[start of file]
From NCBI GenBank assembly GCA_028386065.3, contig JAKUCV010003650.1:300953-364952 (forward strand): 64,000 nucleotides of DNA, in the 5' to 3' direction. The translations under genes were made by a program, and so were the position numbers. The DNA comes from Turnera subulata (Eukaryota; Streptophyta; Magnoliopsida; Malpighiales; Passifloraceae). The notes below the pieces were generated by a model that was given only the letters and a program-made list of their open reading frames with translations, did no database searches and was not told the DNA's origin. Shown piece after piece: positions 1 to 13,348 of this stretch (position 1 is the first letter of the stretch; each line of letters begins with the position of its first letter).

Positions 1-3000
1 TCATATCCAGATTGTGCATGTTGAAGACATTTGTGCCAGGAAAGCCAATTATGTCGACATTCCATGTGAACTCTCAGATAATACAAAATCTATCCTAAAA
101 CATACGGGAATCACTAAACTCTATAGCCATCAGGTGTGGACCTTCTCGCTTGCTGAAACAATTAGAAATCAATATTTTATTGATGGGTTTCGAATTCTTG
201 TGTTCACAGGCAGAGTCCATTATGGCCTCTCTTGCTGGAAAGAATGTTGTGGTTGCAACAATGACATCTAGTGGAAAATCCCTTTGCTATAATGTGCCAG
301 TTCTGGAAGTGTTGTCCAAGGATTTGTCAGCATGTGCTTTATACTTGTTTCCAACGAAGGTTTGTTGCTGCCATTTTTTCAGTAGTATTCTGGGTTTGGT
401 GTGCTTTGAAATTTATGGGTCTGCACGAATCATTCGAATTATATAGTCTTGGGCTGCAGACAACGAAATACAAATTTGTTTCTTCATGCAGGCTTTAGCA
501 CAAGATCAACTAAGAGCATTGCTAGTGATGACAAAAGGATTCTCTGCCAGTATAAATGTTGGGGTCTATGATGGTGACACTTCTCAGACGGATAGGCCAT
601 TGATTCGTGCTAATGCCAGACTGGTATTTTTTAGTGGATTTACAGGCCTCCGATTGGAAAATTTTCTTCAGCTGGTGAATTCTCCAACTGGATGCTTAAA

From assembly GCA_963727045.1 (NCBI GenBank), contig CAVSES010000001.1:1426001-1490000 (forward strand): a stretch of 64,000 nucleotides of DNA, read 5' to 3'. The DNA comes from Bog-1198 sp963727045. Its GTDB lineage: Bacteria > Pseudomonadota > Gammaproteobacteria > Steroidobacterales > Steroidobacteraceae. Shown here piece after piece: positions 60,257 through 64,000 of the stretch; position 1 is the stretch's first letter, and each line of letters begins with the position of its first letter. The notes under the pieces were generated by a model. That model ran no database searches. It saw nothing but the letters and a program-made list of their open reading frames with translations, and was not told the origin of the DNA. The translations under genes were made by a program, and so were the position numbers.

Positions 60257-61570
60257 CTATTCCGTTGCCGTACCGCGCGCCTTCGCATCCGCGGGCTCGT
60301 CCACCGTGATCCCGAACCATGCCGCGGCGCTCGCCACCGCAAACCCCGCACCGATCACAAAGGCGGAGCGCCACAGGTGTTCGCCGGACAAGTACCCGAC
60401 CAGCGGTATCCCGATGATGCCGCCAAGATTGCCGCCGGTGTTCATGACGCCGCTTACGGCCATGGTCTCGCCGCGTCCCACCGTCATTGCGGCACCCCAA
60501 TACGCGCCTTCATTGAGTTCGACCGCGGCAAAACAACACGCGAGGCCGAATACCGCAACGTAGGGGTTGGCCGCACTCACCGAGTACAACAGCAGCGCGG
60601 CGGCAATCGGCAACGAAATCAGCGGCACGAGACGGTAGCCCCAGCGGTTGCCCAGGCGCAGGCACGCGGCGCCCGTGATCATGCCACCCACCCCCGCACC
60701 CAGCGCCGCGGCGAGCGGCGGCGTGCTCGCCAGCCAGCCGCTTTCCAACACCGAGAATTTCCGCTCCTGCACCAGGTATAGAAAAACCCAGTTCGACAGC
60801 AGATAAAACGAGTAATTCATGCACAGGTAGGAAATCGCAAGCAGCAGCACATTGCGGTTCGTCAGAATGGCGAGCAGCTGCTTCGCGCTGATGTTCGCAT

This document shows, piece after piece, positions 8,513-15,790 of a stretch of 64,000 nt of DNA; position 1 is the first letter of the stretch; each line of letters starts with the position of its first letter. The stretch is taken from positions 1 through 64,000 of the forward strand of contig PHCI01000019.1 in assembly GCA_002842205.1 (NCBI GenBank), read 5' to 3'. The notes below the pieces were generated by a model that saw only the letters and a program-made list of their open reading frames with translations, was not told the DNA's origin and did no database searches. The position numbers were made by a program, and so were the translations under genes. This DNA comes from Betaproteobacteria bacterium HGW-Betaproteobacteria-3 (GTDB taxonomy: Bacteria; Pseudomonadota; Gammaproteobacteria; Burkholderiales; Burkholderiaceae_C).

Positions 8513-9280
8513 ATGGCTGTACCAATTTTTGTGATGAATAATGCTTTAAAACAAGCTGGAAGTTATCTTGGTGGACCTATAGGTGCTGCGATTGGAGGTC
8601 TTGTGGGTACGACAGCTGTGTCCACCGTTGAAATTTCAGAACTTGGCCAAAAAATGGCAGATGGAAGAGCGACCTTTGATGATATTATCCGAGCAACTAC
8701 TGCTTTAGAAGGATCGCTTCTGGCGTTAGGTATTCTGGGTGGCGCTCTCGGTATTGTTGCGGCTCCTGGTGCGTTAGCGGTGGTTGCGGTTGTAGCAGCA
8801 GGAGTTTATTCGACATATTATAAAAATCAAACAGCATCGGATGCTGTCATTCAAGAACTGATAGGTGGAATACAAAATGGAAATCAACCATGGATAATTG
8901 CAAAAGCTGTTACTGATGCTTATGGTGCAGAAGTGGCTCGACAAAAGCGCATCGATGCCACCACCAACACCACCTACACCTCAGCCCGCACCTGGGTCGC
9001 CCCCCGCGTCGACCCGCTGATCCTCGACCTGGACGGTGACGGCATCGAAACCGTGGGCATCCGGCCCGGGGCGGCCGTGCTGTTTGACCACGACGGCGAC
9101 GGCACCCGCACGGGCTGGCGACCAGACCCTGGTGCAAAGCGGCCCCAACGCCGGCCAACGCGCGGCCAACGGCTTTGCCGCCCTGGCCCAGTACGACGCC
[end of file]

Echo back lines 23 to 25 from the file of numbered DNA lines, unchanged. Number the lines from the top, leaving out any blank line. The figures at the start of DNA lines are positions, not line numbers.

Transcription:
8701 TGCTTTAGAAGGATCGCTTCTGGCGTTAGGTATTCTGGGTGGCGCTCTCGGTATTGTTGCGGCTCCTGGTGCGTTAGCGGTGGTTGCGGTTGTAGCAGCA
8801 GGAGTTTATTCGACATATTATAAAAATCAAACAGCATCGGATGCTGTCATTCAAGAACTGATAGGTGGAATACAAAATGGAAATCAACCATGGATAATTG
8901 CAAAAGCTGTTACTGATGCTTATGGTGCAGAAGTGGCTCGACAAAAGCGCATCGATGCCACCACCAACACCACCTACACCTCAGCCCGCACCTGGGTCGC